Yoga has helped me to stay open. Before Yoga, I was much more rigid and structured. Yoga has taught me to resist less, and to flow with the currents of life without clinging onto expectations. This doesn’t mean you shouldn’t set goals or hold a vision for yourself. It’s very important to have purpose, but we must fully surrender and trust that the universal currents will take us exactly to where we need to be. Growing into our life’s purpose requires an equal amount of surrender and effort. I used to push too much when I first started practicing yoga. I’ve learned that pushing actually slows down the progress. When I slowed down, relaxed, and started paying close attention to what I was feeling in my body, I noticed that doors started to open. From there, another door would open, and then another. It was like a snowball effect.
- What are some of your self-care rituals?
The absolute most important self-care ritual for me, is spending time alone in nature. I use these moments in solitude to meditate and unleash my creativity. Sometimes I practice yoga, or take pictures. I love to walk quietly and observe all the animal visitors that appear. Every creature has something to teach us, and I love to reflect on these lessons. I consider it a special gift from Spirit and a powerful tool to help us connect to our Higher Selves. A very important part of self-care is learning when and how to say “no” without guilt when life starts to get too hectic. It’s not easy to do, because I want to attend everything and be there for everyone all the time. However, that’s not possible, and it’s not healthy. If I need a break, I will schedule in some time for myself so that I can rest, eat healthy meals, and recharge my soul. When we take care of ourselves, we have more to give to others.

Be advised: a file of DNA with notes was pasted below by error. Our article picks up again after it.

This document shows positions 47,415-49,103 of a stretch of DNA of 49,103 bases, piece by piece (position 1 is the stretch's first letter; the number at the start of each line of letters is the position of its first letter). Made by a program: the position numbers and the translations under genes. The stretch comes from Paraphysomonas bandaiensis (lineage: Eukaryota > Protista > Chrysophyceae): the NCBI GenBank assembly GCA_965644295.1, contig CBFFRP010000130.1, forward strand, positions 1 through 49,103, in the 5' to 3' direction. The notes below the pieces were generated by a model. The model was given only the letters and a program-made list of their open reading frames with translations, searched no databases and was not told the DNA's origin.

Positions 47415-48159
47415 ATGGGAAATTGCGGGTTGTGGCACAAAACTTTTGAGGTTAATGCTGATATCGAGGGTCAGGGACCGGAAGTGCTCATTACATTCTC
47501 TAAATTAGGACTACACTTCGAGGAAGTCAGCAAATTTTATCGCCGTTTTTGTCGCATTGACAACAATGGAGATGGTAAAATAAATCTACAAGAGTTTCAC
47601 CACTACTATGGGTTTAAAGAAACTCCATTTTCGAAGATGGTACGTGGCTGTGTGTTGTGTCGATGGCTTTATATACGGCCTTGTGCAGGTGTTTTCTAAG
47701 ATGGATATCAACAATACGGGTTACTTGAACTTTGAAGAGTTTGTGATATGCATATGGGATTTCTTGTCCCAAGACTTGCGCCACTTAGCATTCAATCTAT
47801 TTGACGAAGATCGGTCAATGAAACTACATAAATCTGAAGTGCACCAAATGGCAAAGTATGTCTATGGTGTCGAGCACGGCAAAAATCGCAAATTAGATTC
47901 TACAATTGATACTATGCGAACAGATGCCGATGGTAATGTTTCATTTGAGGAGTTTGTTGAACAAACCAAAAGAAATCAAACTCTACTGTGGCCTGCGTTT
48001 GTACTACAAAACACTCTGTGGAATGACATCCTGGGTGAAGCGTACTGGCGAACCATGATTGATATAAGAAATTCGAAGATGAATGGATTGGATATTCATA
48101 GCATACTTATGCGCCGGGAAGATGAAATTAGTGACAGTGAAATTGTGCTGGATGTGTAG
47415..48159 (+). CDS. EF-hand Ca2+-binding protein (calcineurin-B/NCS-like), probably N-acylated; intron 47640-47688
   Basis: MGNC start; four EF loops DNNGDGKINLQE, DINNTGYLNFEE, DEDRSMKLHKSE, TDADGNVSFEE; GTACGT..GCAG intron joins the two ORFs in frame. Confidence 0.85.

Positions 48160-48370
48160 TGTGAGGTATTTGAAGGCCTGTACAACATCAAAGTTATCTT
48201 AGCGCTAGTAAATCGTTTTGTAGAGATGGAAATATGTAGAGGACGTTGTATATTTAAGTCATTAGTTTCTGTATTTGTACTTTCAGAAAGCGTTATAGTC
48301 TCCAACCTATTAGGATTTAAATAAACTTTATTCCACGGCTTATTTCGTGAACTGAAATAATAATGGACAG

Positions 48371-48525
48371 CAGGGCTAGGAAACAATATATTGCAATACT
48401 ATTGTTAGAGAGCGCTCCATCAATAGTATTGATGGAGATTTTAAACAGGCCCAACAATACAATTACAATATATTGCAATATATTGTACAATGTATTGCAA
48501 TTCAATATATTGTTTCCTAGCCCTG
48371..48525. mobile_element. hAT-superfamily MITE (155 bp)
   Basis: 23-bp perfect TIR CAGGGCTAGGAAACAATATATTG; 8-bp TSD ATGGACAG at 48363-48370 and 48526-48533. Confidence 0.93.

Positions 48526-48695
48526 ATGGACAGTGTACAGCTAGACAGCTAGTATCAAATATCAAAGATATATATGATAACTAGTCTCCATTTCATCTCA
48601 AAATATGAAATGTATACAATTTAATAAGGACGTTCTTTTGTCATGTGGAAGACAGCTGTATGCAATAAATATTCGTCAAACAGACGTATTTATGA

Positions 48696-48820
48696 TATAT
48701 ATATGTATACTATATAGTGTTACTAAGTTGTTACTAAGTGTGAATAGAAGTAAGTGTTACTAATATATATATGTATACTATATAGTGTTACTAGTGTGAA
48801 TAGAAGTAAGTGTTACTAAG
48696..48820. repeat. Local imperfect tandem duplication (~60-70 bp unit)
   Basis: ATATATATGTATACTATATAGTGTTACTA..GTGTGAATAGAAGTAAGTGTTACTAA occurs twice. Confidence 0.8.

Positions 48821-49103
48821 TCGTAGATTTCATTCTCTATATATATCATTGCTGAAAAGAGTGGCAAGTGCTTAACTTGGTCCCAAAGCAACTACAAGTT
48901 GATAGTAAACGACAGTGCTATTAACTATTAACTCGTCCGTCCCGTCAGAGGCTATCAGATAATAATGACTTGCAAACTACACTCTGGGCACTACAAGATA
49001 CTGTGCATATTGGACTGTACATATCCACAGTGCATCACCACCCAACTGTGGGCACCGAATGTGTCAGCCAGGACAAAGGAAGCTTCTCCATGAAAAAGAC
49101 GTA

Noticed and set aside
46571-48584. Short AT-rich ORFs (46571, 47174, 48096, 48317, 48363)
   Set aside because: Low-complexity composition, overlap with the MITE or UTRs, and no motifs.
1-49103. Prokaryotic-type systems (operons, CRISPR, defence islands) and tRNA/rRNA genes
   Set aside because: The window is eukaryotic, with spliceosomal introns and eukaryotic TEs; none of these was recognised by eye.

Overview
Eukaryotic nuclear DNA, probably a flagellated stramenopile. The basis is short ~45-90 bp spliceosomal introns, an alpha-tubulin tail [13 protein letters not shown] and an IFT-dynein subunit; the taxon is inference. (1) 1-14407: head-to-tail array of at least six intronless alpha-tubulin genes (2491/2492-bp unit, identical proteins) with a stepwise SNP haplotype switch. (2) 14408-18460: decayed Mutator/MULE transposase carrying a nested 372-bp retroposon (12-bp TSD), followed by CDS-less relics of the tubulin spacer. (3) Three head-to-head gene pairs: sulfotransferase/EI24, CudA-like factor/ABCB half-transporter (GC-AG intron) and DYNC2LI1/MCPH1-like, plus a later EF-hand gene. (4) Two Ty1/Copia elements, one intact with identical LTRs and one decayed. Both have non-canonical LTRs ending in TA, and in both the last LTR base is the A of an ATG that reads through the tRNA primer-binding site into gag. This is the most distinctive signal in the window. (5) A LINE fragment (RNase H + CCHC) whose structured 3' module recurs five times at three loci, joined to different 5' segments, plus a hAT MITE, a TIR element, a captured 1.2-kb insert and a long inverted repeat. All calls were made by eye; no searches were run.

- How would you describe your style of yoga?
My style of yoga is moving and practicing in ways necessary to create balance within. On certain days we have more energy to release from the body, so a more challenging and strengthening practice is needed. On other days, our bodies will benefit from a more gentle approach. I design my classes with a variety of options so everyone can feel comfortable to choose what will be best for their body on that particular day. I like to offer challenges and play around with working in elements of impossibility in a way where students can gently lean into a pose that intimidates them. When we stay present and calm in those moments where we want to check out and run away, we develop a whole new level of growth within our being. These are the valuable lessons we take with us off the mat and into our daily lives. When a challenge arises, don’t be afraid. Face it in a gentle way with full faith and confidence in yourself! This is presence…. and this is how we grow into empowered individuals!
- What was the best advice you ever received?
The amazing teacher I trained under, Suddha Wexler, from Chicago Yoga Center, used to always tell us to give our practice medium effort. Meaning, we want to work and feel the sensations in our body, but we don’t want to overdo it either. This advice really resonated with me and I apply it not just in my yoga practice, but in my daily life as well. It’s a helpful way to keep balance in all things. Medium effort is a very healthy way to go about life. Even today as I was teaching class, I reminded everyone that taking breaks when needed are always welcome in my class. In fact, I encourage breaks. Don’t overdo it, because if you overdo it, then you won’t want to come back to class. The most important thing is to come back and be consistent. Keep practicing regularly. It doesn’t matter if you can do the whole class or not. What matters is that you come back, and really start to experience all of the benefits that yoga has to offer.